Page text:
Did somebody say bargain?
Biotech Stocks to Buy: Regeneron Pharmaceuticals Inc (REGN)
Regeneron (REGN) has lost 7% of its stock value in a year’s time, and 23% year-to-date. What’s more disheartening than that? A 31% decline from its high. Yikes.
In addition to the industry-wide fear of potential pricing regulations, tempered expectations for sales of its top-selling eye medication, Eylea, for the fourth quarter have contributed to Regeneron’s weakness. There’s also the negative contribution from the lawsuit it lost to Amgen disputing the marketing of Praluent.
Still, the growth opportunity that REGN holds is mouthwatering. First, even though Eylea sales growth is slowing, it still has the potential to become a billion-dollar drug by the end of 2017. Regeneron’s guidance for the drug is a 20% growth in 2016. If achieved, Eylea’s sales would clock in at around $895.2 million. If we assume a further sales growth decline to 15%, it should close 2017 with over a billion dollars in sales. And let’s not forget that this doesn’t include international sales through its partnership with Bayer HealthCare, which is also on the rise.
2017 could be the year it finally starts living up to its hype by having four potential blockbusters in the market.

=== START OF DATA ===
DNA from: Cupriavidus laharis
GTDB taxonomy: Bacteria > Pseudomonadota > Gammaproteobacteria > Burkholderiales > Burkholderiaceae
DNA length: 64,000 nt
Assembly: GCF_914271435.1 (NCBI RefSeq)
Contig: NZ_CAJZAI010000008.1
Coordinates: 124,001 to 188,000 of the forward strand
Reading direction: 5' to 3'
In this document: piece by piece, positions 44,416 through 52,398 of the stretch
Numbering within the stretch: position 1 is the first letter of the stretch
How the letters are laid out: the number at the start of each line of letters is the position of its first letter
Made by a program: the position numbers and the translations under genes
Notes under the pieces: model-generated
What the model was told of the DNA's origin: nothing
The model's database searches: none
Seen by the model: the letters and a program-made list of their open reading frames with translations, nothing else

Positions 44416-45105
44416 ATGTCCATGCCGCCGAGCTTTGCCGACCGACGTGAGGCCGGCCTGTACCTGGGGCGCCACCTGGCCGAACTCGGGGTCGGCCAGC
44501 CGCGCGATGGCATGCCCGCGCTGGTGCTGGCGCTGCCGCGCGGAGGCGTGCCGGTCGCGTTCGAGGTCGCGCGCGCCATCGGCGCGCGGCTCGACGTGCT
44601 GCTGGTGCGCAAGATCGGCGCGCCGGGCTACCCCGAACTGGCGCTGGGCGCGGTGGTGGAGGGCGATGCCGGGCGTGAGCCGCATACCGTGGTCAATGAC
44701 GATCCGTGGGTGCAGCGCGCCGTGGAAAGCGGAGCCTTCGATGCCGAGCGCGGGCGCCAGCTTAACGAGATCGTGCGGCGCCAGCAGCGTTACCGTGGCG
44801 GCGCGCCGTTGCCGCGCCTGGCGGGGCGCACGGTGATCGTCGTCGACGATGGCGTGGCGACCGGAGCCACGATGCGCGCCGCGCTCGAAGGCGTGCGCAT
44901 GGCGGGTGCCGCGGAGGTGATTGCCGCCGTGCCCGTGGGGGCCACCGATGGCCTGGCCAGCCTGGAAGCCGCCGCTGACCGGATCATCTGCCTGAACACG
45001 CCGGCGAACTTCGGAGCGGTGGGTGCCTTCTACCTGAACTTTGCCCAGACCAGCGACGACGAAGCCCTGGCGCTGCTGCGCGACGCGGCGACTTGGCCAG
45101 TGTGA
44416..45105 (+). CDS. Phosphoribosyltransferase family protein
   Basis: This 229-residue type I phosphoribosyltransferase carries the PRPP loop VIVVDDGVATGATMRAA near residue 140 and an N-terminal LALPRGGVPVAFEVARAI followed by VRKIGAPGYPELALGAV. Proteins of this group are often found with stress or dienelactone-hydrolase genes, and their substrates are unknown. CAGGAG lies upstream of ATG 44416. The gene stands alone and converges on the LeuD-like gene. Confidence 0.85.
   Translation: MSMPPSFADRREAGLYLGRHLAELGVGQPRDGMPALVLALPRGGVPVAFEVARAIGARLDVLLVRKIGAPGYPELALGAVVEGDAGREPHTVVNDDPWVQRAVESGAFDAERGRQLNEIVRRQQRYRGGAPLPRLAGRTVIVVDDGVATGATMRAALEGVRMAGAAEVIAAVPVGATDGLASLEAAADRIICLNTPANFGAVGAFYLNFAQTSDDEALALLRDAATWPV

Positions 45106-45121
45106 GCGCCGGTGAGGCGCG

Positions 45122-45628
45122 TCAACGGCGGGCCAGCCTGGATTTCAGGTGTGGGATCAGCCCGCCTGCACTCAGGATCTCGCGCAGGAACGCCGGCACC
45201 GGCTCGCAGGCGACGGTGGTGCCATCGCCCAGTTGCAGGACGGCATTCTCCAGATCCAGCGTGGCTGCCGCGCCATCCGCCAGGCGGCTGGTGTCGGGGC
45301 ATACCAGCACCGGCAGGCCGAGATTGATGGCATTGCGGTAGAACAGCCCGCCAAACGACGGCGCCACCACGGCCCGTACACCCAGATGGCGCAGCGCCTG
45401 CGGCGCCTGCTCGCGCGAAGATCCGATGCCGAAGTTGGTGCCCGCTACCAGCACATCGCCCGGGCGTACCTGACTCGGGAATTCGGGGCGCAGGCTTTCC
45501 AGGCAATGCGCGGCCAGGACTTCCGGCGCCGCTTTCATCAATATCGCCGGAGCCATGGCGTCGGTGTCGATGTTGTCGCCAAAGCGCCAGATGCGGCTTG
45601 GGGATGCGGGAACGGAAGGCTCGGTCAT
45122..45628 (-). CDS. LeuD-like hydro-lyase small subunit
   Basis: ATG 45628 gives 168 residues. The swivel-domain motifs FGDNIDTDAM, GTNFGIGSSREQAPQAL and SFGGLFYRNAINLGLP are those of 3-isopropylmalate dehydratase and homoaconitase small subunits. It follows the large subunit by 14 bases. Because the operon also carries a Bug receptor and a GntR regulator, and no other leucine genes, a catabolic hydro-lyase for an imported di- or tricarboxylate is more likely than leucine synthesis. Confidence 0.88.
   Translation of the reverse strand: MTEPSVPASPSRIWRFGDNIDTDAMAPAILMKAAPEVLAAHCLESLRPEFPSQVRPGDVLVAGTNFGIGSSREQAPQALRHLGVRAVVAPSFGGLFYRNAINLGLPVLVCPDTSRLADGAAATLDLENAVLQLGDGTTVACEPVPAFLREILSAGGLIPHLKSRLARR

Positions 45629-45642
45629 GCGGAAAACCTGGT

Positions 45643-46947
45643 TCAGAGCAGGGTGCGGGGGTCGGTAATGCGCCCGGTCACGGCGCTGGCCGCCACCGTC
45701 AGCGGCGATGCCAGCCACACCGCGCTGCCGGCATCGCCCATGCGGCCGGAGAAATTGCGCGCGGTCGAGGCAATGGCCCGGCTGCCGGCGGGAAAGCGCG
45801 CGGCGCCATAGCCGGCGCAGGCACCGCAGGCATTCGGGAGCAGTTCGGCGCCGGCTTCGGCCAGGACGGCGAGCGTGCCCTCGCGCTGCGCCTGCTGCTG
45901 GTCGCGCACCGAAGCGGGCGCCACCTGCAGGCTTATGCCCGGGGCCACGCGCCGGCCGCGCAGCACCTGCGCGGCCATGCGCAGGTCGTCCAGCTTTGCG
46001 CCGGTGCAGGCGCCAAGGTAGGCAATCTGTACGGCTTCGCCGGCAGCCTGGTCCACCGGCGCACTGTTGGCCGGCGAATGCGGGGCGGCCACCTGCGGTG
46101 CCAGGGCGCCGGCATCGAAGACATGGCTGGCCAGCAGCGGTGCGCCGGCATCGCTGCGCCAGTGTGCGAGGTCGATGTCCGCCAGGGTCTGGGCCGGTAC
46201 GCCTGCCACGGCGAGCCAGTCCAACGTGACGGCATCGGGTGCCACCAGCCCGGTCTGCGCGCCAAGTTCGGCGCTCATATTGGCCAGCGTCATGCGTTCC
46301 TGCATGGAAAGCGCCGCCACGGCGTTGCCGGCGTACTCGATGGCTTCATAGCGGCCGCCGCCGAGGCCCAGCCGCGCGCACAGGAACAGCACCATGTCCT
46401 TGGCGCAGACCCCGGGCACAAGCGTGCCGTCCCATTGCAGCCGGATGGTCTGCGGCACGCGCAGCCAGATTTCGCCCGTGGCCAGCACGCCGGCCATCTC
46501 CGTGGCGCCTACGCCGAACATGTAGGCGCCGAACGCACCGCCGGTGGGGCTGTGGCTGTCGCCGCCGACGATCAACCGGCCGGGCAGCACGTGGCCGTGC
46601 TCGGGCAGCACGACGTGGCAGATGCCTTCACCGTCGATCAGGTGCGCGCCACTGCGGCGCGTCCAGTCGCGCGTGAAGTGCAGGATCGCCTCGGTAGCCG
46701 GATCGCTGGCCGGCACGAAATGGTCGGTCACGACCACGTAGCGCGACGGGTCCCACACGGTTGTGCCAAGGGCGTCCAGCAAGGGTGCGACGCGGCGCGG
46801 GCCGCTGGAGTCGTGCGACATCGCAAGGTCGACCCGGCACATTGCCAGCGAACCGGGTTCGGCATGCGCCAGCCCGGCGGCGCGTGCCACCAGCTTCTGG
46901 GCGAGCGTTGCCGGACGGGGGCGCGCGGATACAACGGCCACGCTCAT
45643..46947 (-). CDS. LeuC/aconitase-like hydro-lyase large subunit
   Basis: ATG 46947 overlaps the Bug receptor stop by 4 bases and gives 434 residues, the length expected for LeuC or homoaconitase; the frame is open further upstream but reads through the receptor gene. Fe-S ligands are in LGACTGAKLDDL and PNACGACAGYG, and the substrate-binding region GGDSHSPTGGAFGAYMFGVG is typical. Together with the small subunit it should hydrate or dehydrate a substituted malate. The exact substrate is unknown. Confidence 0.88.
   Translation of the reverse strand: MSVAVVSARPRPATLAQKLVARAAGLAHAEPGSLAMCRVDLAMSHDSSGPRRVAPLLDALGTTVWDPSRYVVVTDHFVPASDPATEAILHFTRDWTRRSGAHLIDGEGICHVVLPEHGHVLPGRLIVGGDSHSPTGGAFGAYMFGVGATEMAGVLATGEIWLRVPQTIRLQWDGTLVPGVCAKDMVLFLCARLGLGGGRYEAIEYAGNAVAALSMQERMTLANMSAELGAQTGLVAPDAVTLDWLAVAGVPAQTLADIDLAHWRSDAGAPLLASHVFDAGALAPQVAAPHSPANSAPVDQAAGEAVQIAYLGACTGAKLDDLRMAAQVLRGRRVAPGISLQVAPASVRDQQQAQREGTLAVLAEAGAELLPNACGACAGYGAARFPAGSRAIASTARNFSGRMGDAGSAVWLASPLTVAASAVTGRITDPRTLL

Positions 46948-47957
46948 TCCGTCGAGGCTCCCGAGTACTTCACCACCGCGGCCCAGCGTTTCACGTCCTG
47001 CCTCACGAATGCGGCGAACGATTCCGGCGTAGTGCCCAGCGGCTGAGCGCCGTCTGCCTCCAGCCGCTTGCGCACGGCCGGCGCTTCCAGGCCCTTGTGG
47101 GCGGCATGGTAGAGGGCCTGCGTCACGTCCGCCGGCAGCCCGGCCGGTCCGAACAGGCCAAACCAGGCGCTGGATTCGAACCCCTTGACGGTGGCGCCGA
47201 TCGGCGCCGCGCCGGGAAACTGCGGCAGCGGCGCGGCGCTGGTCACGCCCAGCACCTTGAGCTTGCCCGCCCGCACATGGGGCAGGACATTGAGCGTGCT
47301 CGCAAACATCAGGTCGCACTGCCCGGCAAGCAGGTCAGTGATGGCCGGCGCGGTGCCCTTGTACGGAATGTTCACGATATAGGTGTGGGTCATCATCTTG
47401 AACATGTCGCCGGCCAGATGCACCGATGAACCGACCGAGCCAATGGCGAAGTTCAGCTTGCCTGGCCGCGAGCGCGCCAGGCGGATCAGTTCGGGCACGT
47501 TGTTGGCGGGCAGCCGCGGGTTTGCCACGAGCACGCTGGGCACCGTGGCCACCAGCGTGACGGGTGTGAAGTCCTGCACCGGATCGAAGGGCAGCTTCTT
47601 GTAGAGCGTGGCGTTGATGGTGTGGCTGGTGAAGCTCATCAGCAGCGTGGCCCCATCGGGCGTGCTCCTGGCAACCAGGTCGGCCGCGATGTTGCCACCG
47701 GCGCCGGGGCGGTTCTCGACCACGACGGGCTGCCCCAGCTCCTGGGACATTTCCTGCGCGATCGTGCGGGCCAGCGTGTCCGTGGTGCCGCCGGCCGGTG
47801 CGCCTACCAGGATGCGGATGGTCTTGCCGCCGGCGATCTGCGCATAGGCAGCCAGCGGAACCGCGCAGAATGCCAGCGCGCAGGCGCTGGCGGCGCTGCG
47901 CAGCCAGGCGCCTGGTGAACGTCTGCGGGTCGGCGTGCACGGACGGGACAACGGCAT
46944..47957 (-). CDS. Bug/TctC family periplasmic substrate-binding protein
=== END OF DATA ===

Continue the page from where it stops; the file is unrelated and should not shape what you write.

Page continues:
REGN’s recent win in the eczema space with dupilumab offers such hope. Late stages clinical studies revealed that dupilumab effectively cleared moderate to serious eczema. An analyst conservatively estimates that dupilumab could do up to $3.2 billion annually at its peak.
And then there’s sarilumab, a rheumatoid arthritis treatment, which is already being pushed for regulatory approval.
Yes, REGN has a steep valuation, especially considering that it trades at 25 times 2017 earnings, while Gilead is trading at roughly eight times 2017 earnings. But then for long-term investors, I believe things will even out as REGN begins to actualize its growth potential.
Biotech Stocks to Buy: Emergent BioSolutions Inc (EBS)
Emergent BioSolutions (EBS) sure isn’t a popular name among biotech stocks. EBS makes and sells specialized products to governments and healthcare providers.
It might not be a name that’ll come straight to mind when thinking of biotechs, but the U.S. government definitely loves EBS stock. It has a contract with a maximum worth of $1.5 billon to supply the United States with the anthrax vaccine, a defense against bioterrorist attacks.
The FDA also expanded the use of BioThrax, its core product last year, meaning there’s room for a respectable sales growth for the product. And earlier this year the FDA approved its Anthrasil for post-exposure treatment.
On the back of these progresses, EBS stock has steadily grown its revenue, rising 84% to $523 million over the last five years.
This is one of those biotech stocks that could always stay underground, but is worthy of attention.
As of this writing, Craig Adeyanju did not hold a position in any of the aforementioned securities.